Legislation To Lift Nuclear Power Moratorium Nears Final Passage

Mar 7, 2017

Sen. Danny Carroll R-Paducah
Credit LRC Public Information

A bill that would lift the moratorium on nuclear power plants in Kentucky passed a legislative committee Tuesday and awaits final passage by the state House of Representatives.

The legislation would change a state law that requires plants to have a way to permanently dispose of nuclear waste, allowing facilities to temporarily store the waste on site.

Sen. Danny Carroll, a Republican from Paducah and the bill’s sponsor, said nuclear power would complement the state’s use of energy derived from coal.

“It is crucial that we have a balanced portfolio in our state to allow the purchase of inexpensive energy,” Caroll said. “To provide a better quality of life for our people and to help us recruit business and industry into our state.”

State lawmakers from Paducah have long tried to lift the moratorium, which was first put in place in the 1980s. The city is home to the Paducah Gaseous Diffusion Plant, which enriched uranium for use in nuclear power plants and weapons.

Carroll said lifting the moratorium could help bring jobs that have been lost at the plant, though he said it would be years before a nuclear project could move forward in the area.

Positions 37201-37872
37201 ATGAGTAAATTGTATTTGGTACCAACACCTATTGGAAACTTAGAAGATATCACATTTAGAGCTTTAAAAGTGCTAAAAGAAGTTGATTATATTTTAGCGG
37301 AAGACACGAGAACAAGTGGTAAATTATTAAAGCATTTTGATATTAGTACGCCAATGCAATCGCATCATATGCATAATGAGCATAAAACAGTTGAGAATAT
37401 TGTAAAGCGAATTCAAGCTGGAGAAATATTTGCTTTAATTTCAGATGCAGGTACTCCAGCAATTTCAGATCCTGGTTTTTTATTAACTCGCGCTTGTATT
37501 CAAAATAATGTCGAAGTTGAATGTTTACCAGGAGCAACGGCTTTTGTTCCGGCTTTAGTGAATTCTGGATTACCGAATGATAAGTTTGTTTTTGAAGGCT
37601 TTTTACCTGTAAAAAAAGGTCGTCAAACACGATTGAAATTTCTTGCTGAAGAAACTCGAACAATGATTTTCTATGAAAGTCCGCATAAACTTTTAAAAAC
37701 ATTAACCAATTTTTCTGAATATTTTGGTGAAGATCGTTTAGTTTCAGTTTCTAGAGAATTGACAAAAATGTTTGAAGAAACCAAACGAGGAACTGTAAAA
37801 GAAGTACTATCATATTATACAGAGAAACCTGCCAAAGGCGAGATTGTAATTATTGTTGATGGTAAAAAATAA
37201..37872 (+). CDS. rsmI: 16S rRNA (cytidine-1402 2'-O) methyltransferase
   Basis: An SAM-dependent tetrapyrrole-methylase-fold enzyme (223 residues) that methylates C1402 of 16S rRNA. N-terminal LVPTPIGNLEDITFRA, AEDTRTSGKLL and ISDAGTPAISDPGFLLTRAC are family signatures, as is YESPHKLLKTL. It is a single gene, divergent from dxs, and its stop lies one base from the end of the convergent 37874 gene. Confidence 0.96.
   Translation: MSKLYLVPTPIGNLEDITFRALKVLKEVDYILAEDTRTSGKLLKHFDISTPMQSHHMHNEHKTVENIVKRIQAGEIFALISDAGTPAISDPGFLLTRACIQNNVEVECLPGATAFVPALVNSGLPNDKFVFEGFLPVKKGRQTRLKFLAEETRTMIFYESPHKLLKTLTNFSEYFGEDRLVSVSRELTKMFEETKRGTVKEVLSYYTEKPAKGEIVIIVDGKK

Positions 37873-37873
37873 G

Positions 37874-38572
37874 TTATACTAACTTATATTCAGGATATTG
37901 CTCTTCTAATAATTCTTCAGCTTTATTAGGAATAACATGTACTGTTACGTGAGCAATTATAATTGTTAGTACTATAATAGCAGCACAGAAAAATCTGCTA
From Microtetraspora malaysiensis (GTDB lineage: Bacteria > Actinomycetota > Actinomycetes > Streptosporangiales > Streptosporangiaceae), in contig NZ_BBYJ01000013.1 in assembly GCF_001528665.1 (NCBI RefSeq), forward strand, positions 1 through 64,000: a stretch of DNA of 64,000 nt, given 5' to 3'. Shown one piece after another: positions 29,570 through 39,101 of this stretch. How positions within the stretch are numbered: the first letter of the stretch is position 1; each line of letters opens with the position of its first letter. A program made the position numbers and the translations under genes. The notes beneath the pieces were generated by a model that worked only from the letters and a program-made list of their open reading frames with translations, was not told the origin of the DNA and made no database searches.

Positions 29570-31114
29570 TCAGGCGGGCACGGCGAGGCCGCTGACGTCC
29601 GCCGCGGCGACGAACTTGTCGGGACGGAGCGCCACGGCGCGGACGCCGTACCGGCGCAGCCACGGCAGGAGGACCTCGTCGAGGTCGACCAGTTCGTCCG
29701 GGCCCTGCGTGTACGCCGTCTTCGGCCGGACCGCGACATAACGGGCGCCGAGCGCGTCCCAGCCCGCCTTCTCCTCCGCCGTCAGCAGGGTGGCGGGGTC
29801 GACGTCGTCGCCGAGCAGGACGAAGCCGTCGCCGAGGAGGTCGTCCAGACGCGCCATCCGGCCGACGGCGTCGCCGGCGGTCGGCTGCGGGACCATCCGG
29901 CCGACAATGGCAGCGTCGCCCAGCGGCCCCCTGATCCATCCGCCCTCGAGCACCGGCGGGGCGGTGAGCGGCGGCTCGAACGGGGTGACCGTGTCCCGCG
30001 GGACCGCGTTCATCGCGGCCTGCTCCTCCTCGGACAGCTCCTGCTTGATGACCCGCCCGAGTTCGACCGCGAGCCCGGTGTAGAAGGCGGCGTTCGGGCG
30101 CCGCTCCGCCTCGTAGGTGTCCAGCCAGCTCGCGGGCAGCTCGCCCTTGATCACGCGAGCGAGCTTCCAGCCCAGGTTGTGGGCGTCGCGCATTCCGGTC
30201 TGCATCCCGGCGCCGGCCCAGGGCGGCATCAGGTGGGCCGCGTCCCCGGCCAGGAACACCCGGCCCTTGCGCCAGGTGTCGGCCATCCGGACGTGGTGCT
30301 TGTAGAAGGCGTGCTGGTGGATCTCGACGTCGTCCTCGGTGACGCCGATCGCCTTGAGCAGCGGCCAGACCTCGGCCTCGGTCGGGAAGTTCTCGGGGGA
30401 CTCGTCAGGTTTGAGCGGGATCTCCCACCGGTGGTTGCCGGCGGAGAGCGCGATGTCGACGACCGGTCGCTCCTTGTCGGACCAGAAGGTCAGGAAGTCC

“We believe that the market will dictate when it’s time to build a nuclear power facility in the state of Kentucky,” he said.

A representative from the Tennessee Valley Authority said that construction of a nuclear power plant could employ 3,500 people and a plant would employ between 400 and 700 people once it opened.

The Tennessee Valley Authority recently brought the country’s first nuclear power plant online since 1996 in Southeastern Tennessee.

Tom FitzGerald, director of the Kentucky Resources Council, called nuclear power a “Faustian bargain”

“We get the cheap energy and we saddle future generations for a millennia with the responsibility to be mature enough to properly manage the waste that we’re generating,” FitzGerald said.

The bill has already passed the state Senate and is awaiting a hearing in the full House of Representatives.